Sorry to throw that one at you - it sounds like an Oxy-Moron, doesn't it??
Dspark, thank you for posting the related message!!
The term "Rectifier Transformer" just means that it is intended to be used to feed an AC to DC converter - and the first thing that the AC sees in that converter is a Rectifier [first really active component that is - really it will see fuses or breakers first
After the currents leave the Rectifier[s] - which is [are] just an array of Diodes, it goes into a "Ripple Filter", then possibly a Voltage Regulator. After all that baloney, the output is now a somewhat stable DC - free to use as needed.
Funny thing here is this DC will be used on a typical UPS [Uninterruptable Power Supply], so after the AC has been converted into a nice clean DC, it gets inverted back into AC.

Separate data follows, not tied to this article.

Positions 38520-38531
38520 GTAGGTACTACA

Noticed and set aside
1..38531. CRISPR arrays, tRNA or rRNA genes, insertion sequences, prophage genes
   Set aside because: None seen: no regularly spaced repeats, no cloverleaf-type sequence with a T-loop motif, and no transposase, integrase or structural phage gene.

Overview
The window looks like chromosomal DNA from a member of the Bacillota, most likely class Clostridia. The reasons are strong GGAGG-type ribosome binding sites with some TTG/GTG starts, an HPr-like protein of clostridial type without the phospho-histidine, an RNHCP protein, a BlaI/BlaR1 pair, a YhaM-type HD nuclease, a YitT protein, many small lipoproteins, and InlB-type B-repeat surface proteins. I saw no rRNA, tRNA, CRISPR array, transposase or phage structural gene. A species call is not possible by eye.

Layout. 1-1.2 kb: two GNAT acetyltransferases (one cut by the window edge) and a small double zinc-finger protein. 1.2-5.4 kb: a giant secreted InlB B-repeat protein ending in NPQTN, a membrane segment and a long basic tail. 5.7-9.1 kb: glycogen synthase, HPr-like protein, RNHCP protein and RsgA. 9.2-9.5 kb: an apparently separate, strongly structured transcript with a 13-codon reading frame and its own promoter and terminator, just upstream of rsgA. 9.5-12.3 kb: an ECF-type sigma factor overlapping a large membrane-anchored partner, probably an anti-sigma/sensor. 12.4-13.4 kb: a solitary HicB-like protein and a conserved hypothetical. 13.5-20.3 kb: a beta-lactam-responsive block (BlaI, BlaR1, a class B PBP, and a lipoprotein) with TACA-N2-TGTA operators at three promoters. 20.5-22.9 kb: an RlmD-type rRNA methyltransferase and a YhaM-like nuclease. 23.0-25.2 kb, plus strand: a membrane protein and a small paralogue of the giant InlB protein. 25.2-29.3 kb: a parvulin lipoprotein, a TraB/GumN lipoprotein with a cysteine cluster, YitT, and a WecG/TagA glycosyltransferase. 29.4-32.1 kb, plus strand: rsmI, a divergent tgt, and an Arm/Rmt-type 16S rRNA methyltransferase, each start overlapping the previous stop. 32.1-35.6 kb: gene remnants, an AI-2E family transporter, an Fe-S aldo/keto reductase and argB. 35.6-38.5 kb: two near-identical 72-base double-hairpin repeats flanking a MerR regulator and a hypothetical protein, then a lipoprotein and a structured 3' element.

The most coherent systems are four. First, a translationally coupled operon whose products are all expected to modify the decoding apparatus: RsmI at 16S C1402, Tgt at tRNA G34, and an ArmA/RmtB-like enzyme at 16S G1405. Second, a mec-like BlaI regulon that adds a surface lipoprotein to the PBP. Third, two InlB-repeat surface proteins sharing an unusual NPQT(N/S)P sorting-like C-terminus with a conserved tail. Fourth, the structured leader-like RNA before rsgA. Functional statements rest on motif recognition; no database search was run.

Current technology wise, we haven't yet found any other method for frequency inversion than this. If the output required either a lower Hz, or higher Hz than is present, the existing AC will be converted to DC, then the DC is turned into AC through a network of power transistors, which resembles the way an audio amplifier is connected [not very much difference between the two - they both do the same job!!].
Same goes for UPS devices, except there's no change in Hz between existing and output frequency.